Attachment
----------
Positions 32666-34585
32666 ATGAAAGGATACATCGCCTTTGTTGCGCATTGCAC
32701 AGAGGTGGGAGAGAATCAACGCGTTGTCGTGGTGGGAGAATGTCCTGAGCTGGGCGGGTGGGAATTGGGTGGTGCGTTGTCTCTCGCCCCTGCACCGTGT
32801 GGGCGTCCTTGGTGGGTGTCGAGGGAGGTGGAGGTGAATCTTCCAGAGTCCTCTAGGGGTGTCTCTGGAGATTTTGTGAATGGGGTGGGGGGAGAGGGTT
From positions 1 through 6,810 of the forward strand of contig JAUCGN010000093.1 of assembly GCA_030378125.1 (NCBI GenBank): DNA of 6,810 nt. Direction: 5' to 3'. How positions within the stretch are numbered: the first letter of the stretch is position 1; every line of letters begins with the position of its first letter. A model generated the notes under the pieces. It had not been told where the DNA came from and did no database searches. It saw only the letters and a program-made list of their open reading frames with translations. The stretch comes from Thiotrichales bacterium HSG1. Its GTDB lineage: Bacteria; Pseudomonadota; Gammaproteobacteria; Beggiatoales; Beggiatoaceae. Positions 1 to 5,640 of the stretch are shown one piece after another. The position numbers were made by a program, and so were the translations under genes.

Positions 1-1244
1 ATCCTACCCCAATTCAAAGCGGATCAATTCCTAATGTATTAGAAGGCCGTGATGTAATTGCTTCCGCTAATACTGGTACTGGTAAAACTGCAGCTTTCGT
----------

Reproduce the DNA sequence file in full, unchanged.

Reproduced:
Positions 32666-34585
32666 ATGAAAGGATACATCGCCTTTGTTGCGCATTGCAC
32701 AGAGGTGGGAGAGAATCAACGCGTTGTCGTGGTGGGAGAATGTCCTGAGCTGGGCGGGTGGGAATTGGGTGGTGCGTTGTCTCTCGCCCCTGCACCGTGT
32801 GGGCGTCCTTGGTGGGTGTCGAGGGAGGTGGAGGTGAATCTTCCAGAGTCCTCTAGGGGTGTCTCTGGAGATTTTGTGAATGGGGTGGGGGGAGAGGGTT
From positions 1 through 6,810 of the forward strand of contig JAUCGN010000093.1 of assembly GCA_030378125.1 (NCBI GenBank): DNA of 6,810 nt. Direction: 5' to 3'. How positions within the stretch are numbered: the first letter of the stretch is position 1; every line of letters begins with the position of its first letter. A model generated the notes under the pieces. It had not been told where the DNA came from and did no database searches. It saw only the letters and a program-made list of their open reading frames with translations. The stretch comes from Thiotrichales bacterium HSG1. Its GTDB lineage: Bacteria; Pseudomonadota; Gammaproteobacteria; Beggiatoales; Beggiatoaceae. Positions 1 to 5,640 of the stretch are shown one piece after another. The position numbers were made by a program, and so were the translations under genes.

Positions 1-1244
1 ATCCTACCCCAATTCAAAGCGGATCAATTCCTAATGTATTAGAAGGCCGTGATGTAATTGCTTCCGCTAATACTGGTACTGGTAAAACTGCAGCTTTCGT